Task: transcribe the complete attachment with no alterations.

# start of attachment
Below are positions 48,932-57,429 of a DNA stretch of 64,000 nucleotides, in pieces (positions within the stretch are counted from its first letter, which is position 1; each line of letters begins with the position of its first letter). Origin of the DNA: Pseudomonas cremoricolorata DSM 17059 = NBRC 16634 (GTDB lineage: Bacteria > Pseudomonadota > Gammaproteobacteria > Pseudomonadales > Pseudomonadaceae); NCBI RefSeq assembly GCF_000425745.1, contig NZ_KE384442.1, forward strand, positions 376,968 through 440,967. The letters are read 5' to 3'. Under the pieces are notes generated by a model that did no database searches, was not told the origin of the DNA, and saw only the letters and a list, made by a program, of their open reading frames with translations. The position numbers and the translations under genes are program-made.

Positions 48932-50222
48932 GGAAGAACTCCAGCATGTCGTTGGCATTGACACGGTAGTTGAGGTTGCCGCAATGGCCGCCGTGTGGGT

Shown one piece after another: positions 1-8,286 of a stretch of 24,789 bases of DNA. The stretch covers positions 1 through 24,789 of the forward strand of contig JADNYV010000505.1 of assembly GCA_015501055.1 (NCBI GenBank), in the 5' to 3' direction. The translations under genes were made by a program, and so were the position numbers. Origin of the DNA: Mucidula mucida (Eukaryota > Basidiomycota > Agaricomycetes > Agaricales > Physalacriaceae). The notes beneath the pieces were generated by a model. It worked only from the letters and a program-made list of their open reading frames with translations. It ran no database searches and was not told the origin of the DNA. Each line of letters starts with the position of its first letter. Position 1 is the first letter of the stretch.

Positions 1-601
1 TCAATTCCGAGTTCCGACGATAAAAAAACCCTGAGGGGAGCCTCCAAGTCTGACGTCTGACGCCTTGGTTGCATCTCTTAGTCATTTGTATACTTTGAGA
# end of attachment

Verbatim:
Below are positions 48,932-57,429 of a DNA stretch of 64,000 nucleotides, in pieces (positions within the stretch are counted from its first letter, which is position 1; each line of letters begins with the position of its first letter). Origin of the DNA: Pseudomonas cremoricolorata DSM 17059 = NBRC 16634 (GTDB lineage: Bacteria > Pseudomonadota > Gammaproteobacteria > Pseudomonadales > Pseudomonadaceae); NCBI RefSeq assembly GCF_000425745.1, contig NZ_KE384442.1, forward strand, positions 376,968 through 440,967. The letters are read 5' to 3'. Under the pieces are notes generated by a model that did no database searches, was not told the origin of the DNA, and saw only the letters and a list, made by a program, of their open reading frames with translations. The position numbers and the translations under genes are program-made.

Positions 48932-50222
48932 GGAAGAACTCCAGCATGTCGTTGGCATTGACACGGTAGTTGAGGTTGCCGCAATGGCCGCCGTGTGGGT

Shown one piece after another: positions 1-8,286 of a stretch of 24,789 bases of DNA. The stretch covers positions 1 through 24,789 of the forward strand of contig JADNYV010000505.1 of assembly GCA_015501055.1 (NCBI GenBank), in the 5' to 3' direction. The translations under genes were made by a program, and so were the position numbers. Origin of the DNA: Mucidula mucida (Eukaryota > Basidiomycota > Agaricomycetes > Agaricales > Physalacriaceae). The notes beneath the pieces were generated by a model. It worked only from the letters and a program-made list of their open reading frames with translations. It ran no database searches and was not told the origin of the DNA. Each line of letters starts with the position of its first letter. Position 1 is the first letter of the stretch.

Positions 1-601
1 TCAATTCCGAGTTCCGACGATAAAAAAACCCTGAGGGGAGCCTCCAAGTCTGACGTCTGACGCCTTGGTTGCATCTCTTAGTCATTTGTATACTTTGAGA